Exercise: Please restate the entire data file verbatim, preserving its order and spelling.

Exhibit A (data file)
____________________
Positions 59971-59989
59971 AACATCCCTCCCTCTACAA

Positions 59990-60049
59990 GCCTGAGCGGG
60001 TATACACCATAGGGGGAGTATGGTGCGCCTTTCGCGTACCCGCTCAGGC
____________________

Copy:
Positions 59971-59989
59971 AACATCCCTCCCTCTACAA

Positions 59990-60049
59990 GCCTGAGCGGG
60001 TATACACCATAGGGGGAGTATGGTGCGCCTTTCGCGTACCCGCTCAGGC